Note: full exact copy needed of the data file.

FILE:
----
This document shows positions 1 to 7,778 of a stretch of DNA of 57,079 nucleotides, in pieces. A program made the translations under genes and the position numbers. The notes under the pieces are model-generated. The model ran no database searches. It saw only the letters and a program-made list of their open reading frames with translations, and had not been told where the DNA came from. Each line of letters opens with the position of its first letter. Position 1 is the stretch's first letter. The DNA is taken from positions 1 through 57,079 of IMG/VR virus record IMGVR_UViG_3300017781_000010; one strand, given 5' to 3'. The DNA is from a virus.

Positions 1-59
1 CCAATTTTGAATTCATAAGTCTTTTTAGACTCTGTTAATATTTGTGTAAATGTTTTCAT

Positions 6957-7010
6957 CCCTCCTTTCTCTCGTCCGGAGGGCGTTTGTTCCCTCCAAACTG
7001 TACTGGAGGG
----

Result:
This document shows positions 1 to 7,778 of a stretch of DNA of 57,079 nucleotides, in pieces. A program made the translations under genes and the position numbers. The notes under the pieces are model-generated. The model ran no database searches. It saw only the letters and a program-made list of their open reading frames with translations, and had not been told where the DNA came from. Each line of letters opens with the position of its first letter. Position 1 is the stretch's first letter. The DNA is taken from positions 1 through 57,079 of IMG/VR virus record IMGVR_UViG_3300017781_000010; one strand, given 5' to 3'. The DNA is from a virus.

Positions 1-59
1 CCAATTTTGAATTCATAAGTCTTTTTAGACTCTGTTAATATTTGTGTAAATGTTTTCAT

Positions 6957-7010
6957 CCCTCCTTTCTCTCGTCCGGAGGGCGTTTGTTCCCTCCAAACTG
7001 TACTGGAGGG